June 1, 2011 4:00 AM EDT

Based in New Delhi for Getty Images, photographer Daniel Berehulak writes for LightBox about his photo essay documenting the working life of miners in the Jaintia Hills. Berehulak’s story about flooding in Pakistan was named a finalist for the 2011 Pulitzer Prize for Breaking News, and received a first place prize in the 2010 World Press Photo ‘People in the News’ category.

I traveled to India’s far northeast last month, before the monsoon rains set in and rendered the mines unworkable for the summer. In the Jaintia Hills, in the remote state of Meghalaya, miners descend to great depths on slippery, rickety wooden ladders. Men, women, even children squeeze into ‘rat hole’ tunnels lacing thousands of privately-owned and unregulated mines. There, they toil to extract coal by hand with primitive tools and no safety equipment.

I was unsure of what the story would hold or the conditions I would face. I spent a week there, though two days were lost to arguing with ‘guides’ who, we believe, were hired by the mine owners to keep us from reporting. We eventually got underground to witness what miners were enduring to scratch out such a sad and meager existence.

As I was shooting an image of miners being lifted out from a shaft, about 300-feet deep, I wondered what I would do if the cable were to break and come crashing down. That is how four miners had died only weeks earlier. Where could I hide? Narrow shafts do not offer many escape routes beyond a few ‘rat hole tunnels’ that are two or three feet high.

I had already followed a miner into one of these rat holes to document the conditions, crawling on my hands and knees with cameras dragging along the ground. The miner saw that I was struggling and promised, “big opening ahead, plenty of space”.

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He oversold the assessment. I could squat but my head still scraped the ceiling. A miner scuttled ahead using a pair of cut off flip-flops as hand protectors to race like a spider down the tunnels. Speed is crucial for these guys; more coal means more money.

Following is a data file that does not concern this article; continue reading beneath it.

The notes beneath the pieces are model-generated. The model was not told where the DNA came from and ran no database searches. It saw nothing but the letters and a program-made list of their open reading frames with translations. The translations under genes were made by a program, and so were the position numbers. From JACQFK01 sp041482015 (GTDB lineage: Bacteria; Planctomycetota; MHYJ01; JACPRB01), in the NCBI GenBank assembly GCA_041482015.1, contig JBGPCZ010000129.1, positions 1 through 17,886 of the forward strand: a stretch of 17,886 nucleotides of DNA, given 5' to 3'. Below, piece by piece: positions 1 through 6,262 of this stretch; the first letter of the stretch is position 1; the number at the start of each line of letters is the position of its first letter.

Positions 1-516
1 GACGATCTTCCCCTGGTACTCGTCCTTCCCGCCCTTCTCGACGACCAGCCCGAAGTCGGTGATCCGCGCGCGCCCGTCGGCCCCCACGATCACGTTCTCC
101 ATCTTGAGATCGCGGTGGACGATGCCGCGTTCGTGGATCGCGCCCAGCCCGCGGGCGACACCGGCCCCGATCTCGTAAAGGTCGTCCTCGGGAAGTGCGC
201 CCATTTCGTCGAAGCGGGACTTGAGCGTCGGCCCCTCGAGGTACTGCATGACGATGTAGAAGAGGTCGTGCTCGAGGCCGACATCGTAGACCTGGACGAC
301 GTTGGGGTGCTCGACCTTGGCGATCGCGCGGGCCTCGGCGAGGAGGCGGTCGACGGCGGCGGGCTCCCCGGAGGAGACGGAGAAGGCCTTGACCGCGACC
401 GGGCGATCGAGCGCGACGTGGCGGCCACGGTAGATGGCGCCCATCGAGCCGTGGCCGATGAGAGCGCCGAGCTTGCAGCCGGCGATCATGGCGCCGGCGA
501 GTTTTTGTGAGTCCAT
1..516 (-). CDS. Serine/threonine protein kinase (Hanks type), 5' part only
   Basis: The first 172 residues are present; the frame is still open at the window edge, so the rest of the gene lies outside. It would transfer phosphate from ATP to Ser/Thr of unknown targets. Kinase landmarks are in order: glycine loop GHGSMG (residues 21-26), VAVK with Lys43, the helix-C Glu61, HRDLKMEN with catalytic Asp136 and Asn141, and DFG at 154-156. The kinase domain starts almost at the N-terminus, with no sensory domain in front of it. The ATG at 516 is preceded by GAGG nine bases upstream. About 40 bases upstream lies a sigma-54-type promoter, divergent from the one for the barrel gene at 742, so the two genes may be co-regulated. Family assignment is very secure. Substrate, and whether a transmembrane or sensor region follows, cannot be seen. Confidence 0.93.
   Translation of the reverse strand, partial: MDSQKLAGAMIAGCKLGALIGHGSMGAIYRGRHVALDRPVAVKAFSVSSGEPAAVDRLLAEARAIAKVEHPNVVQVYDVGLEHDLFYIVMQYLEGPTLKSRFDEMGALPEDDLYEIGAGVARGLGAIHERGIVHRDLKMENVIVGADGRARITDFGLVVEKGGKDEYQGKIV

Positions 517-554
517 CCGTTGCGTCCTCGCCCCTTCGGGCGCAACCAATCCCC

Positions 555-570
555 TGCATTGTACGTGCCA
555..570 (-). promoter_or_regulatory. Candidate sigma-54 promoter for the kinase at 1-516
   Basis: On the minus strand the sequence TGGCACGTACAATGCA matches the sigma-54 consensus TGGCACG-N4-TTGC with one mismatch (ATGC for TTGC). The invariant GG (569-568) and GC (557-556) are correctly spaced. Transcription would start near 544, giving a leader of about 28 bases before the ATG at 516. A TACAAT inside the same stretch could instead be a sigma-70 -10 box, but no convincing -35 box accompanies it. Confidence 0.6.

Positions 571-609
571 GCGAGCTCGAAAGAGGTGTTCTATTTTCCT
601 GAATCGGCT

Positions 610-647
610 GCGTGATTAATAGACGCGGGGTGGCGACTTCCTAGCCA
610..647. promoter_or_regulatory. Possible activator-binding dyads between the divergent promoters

I kept crawling until there was a large deep “boom.” My heart skipped a beat as the earth shook and small rocks fell from the roof of the tunnel. One of the miners nonchalantly blamed blasting at another mine. Others behind me did not appear so convinced. Still, the calm assurance of the miner ahead that the danger was far away provided enough comfort to keep going.

This group of miners does this on a daily basis, spending nearly 8 hours below the earth inhaling coal dust with no safety equipment. That the work pays well by Indian standards lures many to the mines of Jaintia Hills. The risks are high. Not surprisingly, so is alcohol consumption. One shop owner claims to sell thousands of bottles on some days.

Teachers at the local school speak openly about the difficulties they face in convincing parents to get their children educated. Everybody is a breadwinner in Lad Rymbai, no matter their age, though kids work mostly above ground.

Coming out of the mine and returning to the surface, I looked at the village differently. Maybe I just noticed more: The stores selling vegetables and clothing had gambling dens nearby, people constantly loitered in front of wine stores and wrecked cars lined the side of the road. What came into focus was a town that seemed wild and desolate, with an even harsher world lurking beneath it.

—Daniel Berehulak

For more information on the conditions of workers in the Jaintia Hills, read In India Coal Towns, Many Miners are Children on LA Times.com.

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